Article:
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"Canada can, within a positive friendly atmosphere, ask the Chinese government to resolve the Tibetan situation."

His Holiness In Japan: November 6, 2009

November 8, 2009

Tibet House in Japan
November 6, 2009

His Holiness devoted the morning of his last full
day in Japan--a radiant blue morning, the sea
blue and green outside his windows--to a series
of six interviews, five with Japanese media
groups and one with an international television network.

At one point he remembered being in Berlin just
as the Wall was coming down, and heading out,
with a mixture of fear and excitement, into
previously forbidden East Berlin, where he took
some photographs of the historic moment and held
a candle as the wall came down. Even a few months
earlier, he recalled, no one had believed that
change would come, let alone so suddenly, and so peacefully.

As one interviewer after another quizzed him
about talks with the Chinese government, His
Holiness kept stressing, "We are always ready to
talk with the Chinese government." China itself,
he noted, was opening up and people were feeling
free to express their opinions in ways that could
not have been imagined thirty or forty years ago.
But the Tibet issue, he said, has nothing to do
with him and everything to do with six million
Tibetans, for whom he is just a free spokesman.

When one television network, preparing a segment
on Gross National Happiness, asked His Holiness
one question after another about the nature of
greed, the nature of happiness, the place of
desire, he rose to the challenge with zest. He
felt very sad for the people who had been hurt by
the crisis, he said, but "sometimes I feel that
this crisis may be one reminder that we human
beings need other values. And with material
values there is limitation. And uncertainty."

Yet desire itself is not bad. "Desire is the
force whereby we survive--and achieve success. In
fact, the desire to achieve Buddhahood leads to
our success. Without desire there is no progress.
But desire must be realistic." Greed isn't just a
function of capitalism, he stressed; capitalism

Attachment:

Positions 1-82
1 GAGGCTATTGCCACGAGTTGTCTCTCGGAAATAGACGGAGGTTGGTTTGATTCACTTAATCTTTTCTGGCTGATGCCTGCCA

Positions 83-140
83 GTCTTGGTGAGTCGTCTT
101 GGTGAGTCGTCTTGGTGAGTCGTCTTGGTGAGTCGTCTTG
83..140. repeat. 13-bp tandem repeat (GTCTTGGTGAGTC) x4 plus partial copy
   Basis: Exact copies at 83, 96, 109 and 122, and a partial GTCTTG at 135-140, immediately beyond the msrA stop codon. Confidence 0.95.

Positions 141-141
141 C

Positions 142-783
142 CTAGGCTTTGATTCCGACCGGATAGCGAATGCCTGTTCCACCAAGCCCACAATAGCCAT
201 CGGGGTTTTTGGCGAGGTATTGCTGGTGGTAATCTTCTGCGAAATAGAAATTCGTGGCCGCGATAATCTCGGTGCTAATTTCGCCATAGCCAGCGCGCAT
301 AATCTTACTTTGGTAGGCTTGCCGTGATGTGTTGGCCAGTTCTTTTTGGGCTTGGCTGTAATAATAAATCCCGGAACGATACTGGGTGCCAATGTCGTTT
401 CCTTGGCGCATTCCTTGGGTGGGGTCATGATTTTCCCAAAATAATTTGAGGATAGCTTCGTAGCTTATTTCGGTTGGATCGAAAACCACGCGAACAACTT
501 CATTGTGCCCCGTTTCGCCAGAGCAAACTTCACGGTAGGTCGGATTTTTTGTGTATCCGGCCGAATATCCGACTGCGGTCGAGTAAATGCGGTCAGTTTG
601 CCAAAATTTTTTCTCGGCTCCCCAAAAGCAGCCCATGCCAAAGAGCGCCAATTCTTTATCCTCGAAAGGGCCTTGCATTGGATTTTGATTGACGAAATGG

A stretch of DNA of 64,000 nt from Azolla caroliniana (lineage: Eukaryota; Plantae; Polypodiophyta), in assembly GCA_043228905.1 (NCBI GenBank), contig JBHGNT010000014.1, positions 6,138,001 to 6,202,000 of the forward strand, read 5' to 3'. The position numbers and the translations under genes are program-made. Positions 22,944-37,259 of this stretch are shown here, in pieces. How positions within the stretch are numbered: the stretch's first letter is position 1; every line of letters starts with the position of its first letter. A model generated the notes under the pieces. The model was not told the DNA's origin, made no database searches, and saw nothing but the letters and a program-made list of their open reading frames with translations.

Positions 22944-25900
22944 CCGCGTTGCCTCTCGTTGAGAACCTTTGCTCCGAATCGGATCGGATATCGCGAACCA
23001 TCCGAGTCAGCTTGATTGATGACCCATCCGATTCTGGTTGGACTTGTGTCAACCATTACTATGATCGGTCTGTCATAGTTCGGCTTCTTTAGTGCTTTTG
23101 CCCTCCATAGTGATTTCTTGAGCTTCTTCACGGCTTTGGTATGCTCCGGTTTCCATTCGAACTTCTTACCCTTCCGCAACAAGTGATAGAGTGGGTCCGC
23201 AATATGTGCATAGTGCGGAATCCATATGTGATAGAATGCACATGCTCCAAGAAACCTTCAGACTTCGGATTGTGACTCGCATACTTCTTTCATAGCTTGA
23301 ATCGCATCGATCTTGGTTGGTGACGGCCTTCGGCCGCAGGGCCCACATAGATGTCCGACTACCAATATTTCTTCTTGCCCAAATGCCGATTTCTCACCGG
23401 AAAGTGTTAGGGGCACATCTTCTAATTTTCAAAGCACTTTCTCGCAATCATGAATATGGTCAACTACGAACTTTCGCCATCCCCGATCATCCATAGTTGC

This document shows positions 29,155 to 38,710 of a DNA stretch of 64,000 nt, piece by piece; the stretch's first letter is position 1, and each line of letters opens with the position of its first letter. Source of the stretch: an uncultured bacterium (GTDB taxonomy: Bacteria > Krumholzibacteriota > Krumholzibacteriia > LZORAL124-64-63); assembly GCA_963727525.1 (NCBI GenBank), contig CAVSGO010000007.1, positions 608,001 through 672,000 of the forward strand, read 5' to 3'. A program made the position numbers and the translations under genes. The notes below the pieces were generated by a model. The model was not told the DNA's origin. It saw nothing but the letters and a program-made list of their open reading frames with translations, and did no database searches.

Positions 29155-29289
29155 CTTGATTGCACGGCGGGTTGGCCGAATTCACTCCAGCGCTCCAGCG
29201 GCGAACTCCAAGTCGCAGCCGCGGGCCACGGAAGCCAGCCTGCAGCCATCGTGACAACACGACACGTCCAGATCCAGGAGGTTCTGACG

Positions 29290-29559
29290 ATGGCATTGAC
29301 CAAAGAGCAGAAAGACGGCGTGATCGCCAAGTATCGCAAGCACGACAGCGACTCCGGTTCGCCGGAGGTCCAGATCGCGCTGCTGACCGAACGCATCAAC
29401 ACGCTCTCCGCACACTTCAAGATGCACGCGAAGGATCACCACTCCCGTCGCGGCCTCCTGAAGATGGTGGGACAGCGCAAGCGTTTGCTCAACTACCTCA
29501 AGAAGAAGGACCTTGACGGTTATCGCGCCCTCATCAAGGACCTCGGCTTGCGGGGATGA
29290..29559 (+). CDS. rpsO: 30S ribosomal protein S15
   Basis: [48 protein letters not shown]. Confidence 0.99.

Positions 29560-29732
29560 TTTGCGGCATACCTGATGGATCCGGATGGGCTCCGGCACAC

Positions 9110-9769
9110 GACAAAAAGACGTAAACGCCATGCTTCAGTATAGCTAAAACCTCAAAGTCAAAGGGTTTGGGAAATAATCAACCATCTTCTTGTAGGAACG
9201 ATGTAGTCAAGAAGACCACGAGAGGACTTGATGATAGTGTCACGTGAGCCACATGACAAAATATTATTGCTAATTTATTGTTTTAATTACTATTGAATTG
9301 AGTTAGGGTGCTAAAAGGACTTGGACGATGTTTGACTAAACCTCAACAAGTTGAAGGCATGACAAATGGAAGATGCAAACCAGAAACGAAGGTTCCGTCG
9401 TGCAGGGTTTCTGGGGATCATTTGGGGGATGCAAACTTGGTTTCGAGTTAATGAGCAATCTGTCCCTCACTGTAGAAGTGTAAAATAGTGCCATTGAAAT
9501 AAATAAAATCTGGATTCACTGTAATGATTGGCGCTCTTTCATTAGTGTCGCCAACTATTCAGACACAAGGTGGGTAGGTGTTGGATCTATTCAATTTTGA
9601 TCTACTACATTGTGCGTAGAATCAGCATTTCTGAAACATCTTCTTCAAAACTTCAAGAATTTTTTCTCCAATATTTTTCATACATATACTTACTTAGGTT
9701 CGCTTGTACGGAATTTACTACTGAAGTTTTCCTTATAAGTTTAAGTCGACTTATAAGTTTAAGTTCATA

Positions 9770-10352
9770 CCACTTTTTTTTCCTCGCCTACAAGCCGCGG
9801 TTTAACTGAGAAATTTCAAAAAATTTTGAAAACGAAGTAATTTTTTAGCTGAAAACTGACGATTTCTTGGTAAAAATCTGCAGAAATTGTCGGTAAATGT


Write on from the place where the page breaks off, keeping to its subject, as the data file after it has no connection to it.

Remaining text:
also offers real freedom, and an independent
judiciary, freedom of the press, democracy.
Indeed, asked by the next interviewer to define
the current century, he said, "The 20th century
is sometimes considered the century of bloodshed;
the 21st should be the century of dialogue. Even
if you fail in dialogue, there are no
side-effects. But if you use force, even if you
achieve some effects, you still get some
side-effects. As in Iraq." And for each person
killed, ten more are wounded, inwardly.

Asked to name the most impressive leader he had
ever met, His Holiness instantly invoked Chairman
Mao. "In 1954, 1955, we developed some kind of
intimacy. Chairman Mao considered me his own son.
On several occasions, I really admired his
leadership--full of self-confidence. At the same
time, I found a wise vision--not just for one
country's revolution, but for transformation of the world.

After a final lunch with his Okinawa
hosts--enjoying pineapple and fish, the local
specialties, in a room whose windows looked out
on a wide blue sea--he took his leave of his
island and flew back to Tokyo to spend the night
before returning to India. His brief stay in
Okinawa had been "very meaningful," he said,
repeatedly, both as a way of making a connection
with an area he had not seen before and as a
place for thinking anew about peace, among the
memories of war and death all around. With each
visit His Holiness makes to Japan--and there have
now been four in the last four years--there seems
a greater sense of free communication, with
fellow Buddhists and with the thousands of
regular Japanese who crowd into His Holiness's
talks and bring to him, as to a visiting doctor,
their stories of suicide or depression or
disconnection with their families and societies.

Study harder, was His Holiness' recurrent message
to other Buddhists, and study English, he told
the country at large. That way wisdom can be
increased, and dialogue with the global family.
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